“Bernie has been a great leader for Stormont Vail Health, contributing to our growth,” said Randy Peterson, president and chief executive officer. “During his tenure we’ve grown from about 2,500 employees to more than 4,800.”

    Becker has almost 40 years of human resources experience and has served as the chief human resources officer for multiple hospitals and health care systems in Michigan and Missouri. Additionally, Becker worked for three years as vice president and a consultant for a national health care human resources and labor relations firm. Born and raised in Kanas City and a Vietnam War-era U.S. Army veteran, Becker has a bachelor’s degree in Personnel Administration and Psychology from the University of Kansas and a master’s degree in Personnel Management from Central Michigan University.

    A retirement reception will be announced at a later date. Stormont Vail Health is conducting a nationwide search for Becker’s replacement.

    back to top

  • New Guidelines Indicate Introducing Peanut-Containing Products to Infants Can Prevent Allergies

    Thursday January 26, 2017

    The National Institutes of Health issued new guidelines earlier this month saying most babies should regularly eat peanut-containing foods starting around 6 months of age, some as early as 4 months.        

    The recommendations are based on landmark research that found early exposure is far more likely to protect babies from developing peanut allergies than to harm them.  

    “This is an exciting development in the allergy field,” said Christy Jansen, M.D., pediatrician at Cotton O’Neil Emporia. “Peanut allergy affects one to two percent of children and can be lifelong. It can cause anxiety in parents as well. The ability to perhaps prevent peanut allergy by early exposure is great.”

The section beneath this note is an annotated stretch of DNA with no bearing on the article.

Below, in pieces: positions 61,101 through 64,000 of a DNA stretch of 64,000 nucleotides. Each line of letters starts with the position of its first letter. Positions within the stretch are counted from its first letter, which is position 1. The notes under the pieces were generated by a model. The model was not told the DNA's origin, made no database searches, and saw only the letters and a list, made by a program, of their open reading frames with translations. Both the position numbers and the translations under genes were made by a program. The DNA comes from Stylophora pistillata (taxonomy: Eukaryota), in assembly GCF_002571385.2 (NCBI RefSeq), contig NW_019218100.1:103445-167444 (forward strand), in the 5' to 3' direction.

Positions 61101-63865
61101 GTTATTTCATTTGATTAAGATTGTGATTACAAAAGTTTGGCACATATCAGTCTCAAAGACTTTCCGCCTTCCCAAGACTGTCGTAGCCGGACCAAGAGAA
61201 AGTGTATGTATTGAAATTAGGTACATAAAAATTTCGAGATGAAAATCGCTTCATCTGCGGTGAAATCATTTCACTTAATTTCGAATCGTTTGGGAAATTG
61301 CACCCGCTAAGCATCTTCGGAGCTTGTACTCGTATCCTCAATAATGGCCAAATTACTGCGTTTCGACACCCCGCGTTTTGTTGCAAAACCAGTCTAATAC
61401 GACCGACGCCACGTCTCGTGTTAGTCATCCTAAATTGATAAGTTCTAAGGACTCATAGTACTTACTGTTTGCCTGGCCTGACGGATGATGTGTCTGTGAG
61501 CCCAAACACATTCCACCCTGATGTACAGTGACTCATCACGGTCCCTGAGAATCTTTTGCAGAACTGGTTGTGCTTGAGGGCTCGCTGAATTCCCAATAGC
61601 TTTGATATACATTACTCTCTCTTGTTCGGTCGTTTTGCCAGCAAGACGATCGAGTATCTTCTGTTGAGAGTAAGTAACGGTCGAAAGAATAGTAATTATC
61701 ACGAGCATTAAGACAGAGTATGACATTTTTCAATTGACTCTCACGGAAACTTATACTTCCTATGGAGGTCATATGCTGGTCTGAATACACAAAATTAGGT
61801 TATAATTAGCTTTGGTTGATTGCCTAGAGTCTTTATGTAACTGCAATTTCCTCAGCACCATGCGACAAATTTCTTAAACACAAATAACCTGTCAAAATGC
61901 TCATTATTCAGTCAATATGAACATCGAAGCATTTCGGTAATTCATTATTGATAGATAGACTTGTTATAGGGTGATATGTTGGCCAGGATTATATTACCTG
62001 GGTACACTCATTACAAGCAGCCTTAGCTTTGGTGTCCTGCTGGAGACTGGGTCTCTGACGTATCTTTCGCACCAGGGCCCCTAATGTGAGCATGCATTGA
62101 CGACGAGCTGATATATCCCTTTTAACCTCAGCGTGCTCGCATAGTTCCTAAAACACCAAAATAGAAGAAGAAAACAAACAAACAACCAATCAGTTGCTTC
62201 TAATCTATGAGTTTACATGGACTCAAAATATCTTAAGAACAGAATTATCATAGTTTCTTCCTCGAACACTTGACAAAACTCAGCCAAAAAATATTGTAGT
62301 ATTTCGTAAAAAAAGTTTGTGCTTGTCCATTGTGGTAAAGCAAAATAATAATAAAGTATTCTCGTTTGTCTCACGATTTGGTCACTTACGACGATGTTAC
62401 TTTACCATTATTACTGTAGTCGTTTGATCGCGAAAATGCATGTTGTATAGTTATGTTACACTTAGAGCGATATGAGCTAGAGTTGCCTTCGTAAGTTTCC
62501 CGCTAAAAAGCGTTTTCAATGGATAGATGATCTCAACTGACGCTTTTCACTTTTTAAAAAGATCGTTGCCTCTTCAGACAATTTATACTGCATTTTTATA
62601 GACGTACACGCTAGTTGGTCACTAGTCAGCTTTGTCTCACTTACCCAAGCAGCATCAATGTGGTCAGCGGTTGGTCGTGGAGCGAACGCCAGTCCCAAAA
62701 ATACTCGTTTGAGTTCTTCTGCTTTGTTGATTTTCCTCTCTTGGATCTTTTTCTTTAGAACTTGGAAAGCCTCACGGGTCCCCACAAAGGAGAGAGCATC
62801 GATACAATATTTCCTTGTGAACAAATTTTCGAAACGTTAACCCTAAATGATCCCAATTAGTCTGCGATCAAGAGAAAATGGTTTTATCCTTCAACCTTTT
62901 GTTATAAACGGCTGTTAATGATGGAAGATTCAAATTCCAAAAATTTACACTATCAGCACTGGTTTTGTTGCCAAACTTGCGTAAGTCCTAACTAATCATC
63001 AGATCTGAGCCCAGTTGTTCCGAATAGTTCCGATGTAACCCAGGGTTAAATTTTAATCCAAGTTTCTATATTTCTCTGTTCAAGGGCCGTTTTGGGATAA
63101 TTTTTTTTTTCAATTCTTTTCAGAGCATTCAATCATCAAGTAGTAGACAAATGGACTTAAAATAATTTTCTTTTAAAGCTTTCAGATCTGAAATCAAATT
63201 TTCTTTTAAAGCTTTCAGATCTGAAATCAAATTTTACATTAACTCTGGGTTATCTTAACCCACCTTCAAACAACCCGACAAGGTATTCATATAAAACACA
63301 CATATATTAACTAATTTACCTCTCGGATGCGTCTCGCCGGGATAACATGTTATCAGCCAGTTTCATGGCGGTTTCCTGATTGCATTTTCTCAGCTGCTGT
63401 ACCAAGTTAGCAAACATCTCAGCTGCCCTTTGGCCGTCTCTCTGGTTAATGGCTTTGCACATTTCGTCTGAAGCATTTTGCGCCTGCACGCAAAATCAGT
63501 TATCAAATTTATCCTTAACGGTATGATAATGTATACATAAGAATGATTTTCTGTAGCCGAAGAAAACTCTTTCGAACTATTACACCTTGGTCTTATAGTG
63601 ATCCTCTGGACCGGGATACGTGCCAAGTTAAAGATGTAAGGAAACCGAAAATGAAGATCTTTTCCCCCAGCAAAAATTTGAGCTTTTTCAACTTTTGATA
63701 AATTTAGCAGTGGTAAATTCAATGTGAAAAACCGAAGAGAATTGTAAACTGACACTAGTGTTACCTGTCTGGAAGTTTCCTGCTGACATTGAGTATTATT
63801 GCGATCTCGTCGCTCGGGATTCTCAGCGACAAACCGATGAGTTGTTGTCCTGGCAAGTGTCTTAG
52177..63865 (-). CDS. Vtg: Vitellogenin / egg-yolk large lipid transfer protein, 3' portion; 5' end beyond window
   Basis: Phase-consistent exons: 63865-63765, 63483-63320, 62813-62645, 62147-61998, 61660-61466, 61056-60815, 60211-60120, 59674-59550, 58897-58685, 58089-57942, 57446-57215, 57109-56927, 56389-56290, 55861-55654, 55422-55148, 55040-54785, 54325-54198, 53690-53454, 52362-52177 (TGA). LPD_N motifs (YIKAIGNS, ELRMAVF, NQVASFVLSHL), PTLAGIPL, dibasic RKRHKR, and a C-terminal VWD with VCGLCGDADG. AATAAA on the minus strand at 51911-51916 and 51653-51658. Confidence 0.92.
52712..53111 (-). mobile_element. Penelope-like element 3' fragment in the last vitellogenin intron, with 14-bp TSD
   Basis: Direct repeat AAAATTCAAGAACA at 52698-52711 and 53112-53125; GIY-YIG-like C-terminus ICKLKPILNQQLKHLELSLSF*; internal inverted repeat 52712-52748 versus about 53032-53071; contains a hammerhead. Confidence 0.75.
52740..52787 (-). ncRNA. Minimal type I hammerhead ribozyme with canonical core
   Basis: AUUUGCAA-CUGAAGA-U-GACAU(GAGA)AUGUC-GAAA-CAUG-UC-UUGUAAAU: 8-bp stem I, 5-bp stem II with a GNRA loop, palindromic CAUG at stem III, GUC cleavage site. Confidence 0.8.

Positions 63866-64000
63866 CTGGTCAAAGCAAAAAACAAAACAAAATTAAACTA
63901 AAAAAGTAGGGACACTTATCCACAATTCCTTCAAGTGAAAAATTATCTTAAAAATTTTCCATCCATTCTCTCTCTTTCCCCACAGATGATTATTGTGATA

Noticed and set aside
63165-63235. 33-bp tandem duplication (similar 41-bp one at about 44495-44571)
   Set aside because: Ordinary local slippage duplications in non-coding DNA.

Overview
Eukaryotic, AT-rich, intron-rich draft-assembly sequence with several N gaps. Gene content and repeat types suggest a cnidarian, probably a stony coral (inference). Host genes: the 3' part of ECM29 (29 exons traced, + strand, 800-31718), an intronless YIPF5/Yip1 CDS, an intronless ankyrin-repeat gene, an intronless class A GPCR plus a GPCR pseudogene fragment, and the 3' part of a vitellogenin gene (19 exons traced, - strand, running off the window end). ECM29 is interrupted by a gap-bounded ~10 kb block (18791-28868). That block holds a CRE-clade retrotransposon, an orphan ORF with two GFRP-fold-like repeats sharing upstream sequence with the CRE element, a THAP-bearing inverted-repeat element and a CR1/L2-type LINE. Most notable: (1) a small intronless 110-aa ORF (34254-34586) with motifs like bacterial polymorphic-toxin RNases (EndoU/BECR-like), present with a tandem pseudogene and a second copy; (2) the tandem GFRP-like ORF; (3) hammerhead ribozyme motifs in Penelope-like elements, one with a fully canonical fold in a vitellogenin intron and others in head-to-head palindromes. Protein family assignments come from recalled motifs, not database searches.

The guidelines explain how exactly to introduce infants to age-appropriate peanut products depending on whether they’re at high, moderate or low risk of becoming allergic as they grow.

    Whole peanuts or even a spoonful of creamy peanut butter may be a choking hazard for infants and it is not recommended for them. Instead, the guidelines include options such as watered-down peanut butter or easy-to-gum peanut-flavored “puff” snacks.

    Babies at high risk – because they have a severe form of skin rash eczema or egg allergies – need a check-up before exposure and should receive their first taste in the doctor’s office. For other babies, most parents can start adding peanut-containing foods to the diet much like they introduce oatmeal or mashed fruits and vegetables. Giving any peanut-containing food should always be done when a parentor caregiver can monitor the infant for up to two hours after they try the food to make sure there are no reactions such as itching, rash or difficulty breathing. If there is, be sure to take them to a doctor.

    Dr. Jansen encourages parents to contact their child’s physician to discuss how to introduce peanuts into their child’s diet as there are different recommendations depending on health history.

    back to top